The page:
Android is a mobile operating system (OS) currently developed by Google, based on the Linux kernel and designed primarily for touchscreen mobile devices such as smartphones and tablets.
Android’s user interface is mainly based on direct manipulation, using finger touch gestures that loosely correspond to real-world actions, such as swiping or sliding, tapping and pinching, to manipulate on-screen objects, along with a virtual keyboard for text input.
In addition to touchscreen devices, Google has further developed Android TV for televisions, Android Auto for cars, and Android Wear for wrist watches, each with a specialized user interface. Variants of Android are also used on notebooks, game consoles, digital cameras, and other forms of electronics.
Android has the largest installed base of all operating systems of any kind as at 2016. Android has been the bestselling OS on tablets since 2013, and on smartphones it is the dominant OS. Android as at end of 2015 had a market share of 82.8%. But it did not just happen.
Android, Inc. was founded in Palo Alto, California in October 2003 by Andy Rubin (co-founder of Danger), Rich Miner (co-founder of Wildfire Communications, Inc.), Nick Sears (once VP at T-Mobile), and Chris White (headed design and interface development at WebTV to develop, in Rubin’s words, “smarter mobile devices that are more aware of its owner’s location and preferences”.
The early intentions of the company were to develop an advanced operating system for digital cameras. Though, when it was realized that the market for the devices was not large enough, the company diverted its efforts toward producing a smartphone operating system that would rival Symbian and Microsoft Windows Mobile.
Despite the past accomplishments of the founders and early employees, Android Inc. operated secretly, revealing only that it was working on software for mobile phones. That same year, Rubin ran out of money. Steve Perlman, a close friend of Rubin, brought him $10,000 in cash in an envelope and refused a stake in the company.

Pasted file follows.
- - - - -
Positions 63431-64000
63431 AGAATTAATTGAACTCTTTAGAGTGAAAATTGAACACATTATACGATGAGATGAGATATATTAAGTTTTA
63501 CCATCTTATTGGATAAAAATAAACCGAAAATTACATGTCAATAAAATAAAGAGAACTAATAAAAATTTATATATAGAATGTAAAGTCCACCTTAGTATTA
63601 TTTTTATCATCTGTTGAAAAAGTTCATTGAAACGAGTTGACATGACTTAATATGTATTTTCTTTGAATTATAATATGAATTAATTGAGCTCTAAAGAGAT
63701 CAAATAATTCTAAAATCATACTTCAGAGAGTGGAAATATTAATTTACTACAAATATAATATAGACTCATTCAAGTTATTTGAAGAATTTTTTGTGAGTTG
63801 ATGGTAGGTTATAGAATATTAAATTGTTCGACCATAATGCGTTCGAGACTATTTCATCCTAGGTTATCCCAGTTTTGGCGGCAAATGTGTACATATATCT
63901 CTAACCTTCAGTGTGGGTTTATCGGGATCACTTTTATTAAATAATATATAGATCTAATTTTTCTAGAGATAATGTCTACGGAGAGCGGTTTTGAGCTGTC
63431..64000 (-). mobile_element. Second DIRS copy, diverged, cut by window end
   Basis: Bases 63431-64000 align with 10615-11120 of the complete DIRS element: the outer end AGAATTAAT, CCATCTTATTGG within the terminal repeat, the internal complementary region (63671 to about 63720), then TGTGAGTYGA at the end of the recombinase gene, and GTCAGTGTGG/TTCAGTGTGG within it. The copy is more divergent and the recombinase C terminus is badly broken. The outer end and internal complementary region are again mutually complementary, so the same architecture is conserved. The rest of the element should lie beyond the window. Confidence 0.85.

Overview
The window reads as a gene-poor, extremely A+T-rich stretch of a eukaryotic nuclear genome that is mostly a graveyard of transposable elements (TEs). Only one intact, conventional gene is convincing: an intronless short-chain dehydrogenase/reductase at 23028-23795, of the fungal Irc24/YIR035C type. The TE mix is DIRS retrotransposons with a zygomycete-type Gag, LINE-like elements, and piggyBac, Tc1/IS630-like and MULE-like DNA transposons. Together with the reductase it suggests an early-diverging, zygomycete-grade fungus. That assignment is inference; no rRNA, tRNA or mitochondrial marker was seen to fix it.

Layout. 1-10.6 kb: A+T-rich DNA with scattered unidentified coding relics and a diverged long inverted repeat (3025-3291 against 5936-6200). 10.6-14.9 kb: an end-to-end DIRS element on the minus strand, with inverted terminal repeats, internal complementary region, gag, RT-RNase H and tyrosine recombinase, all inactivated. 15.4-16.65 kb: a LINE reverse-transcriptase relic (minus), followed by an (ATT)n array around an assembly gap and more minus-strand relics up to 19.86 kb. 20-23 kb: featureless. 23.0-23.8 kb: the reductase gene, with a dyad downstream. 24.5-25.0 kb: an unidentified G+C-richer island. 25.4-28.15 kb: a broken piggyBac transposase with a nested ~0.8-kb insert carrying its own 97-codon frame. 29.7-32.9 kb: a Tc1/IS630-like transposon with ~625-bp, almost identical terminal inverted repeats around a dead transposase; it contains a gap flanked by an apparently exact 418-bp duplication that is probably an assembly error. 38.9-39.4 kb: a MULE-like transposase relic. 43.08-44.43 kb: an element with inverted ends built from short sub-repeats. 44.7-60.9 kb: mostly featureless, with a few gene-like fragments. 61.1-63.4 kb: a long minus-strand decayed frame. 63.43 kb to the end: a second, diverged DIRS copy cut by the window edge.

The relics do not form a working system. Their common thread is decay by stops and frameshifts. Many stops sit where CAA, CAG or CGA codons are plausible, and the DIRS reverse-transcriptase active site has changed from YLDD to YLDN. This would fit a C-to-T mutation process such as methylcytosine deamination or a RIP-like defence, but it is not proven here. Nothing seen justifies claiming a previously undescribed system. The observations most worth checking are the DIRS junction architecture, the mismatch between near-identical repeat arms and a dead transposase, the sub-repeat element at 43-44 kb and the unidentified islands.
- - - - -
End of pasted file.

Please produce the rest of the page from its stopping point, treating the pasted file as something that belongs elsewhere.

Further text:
In 2005, Google bought Android Inc. and latter unveiled Android in 2007 to the public, along with the founding of the Open Handset Alliance (OHA) – a consortium of hardware, software, and telecommunication companies devoted to advancing open standards for mobile devices. As of February 2016, the Google Play store has had over two million Android applications (“apps”) published, and over 65 billion applications downloaded.
An August survey of mobile application developers found that 79% of developers create applications for Android, and an August 2016 survey found that 47% of full-time professional developers see Android as their priority target platform, which is comparable to Apple’s iOS on 31% with both platforms far above others.
Android’s source code is released by Google under open source licenses, although most Android devices ultimately ship with a combination of open source and proprietary software, including proprietary software required for accessing Google services. Android is popular with technology companies that require a ready-made, low-cost and customizable operating system for high-tech devices.
Its open nature has encouraged a large community of developers and enthusiasts to use the open-source code as a foundation for community-driven projects, which add new features for advanced users or bring Android to devices originally shipped with other operating systems.
At the same time, as Android has no centralised update system most Android devices fail to receive security updates: research in 2015 concluded that almost 90% of Android phones in use had known but unpatched security vulnerabilities due to lack of updates and support. The success of Android has made it a target for patent litigation as part of the so-called “smartphone wars” between technology companies around the World.
At Google, the team led by Rubin developed a mobile device platform powered by the Linux kernel. Google marketed the platform to handset makers and carriers on the promise of providing a flexible, upgradable system.
Google had lined up a series of hardware component and software partners and signaled to carriers that it was open to various degrees of cooperation on their part. An earlier prototype codenamed “Sooner” had a closer resemblance to a BlackBerry phone, with no touchscreen, and a physical, QWERTY keyboard, but was later re-engineered to support a touchscreen, to compete with other announced devices such as the 2006 LG Prada and 2007 Apple iPhone. Says Wikipedia
On the morning of the 15th of August 2011, Google bought Motorola following Google’s public campaign against a variety of companies, including Microsoft and Apple, which claims that they are purchasing large patent portfolios related to mobile phone technology in an attempt to squelch Google’s burgeoning Android business. Says Yahoo. A moved considered to be a Smart move by Google since Motorola sits on huge Banks of Patents.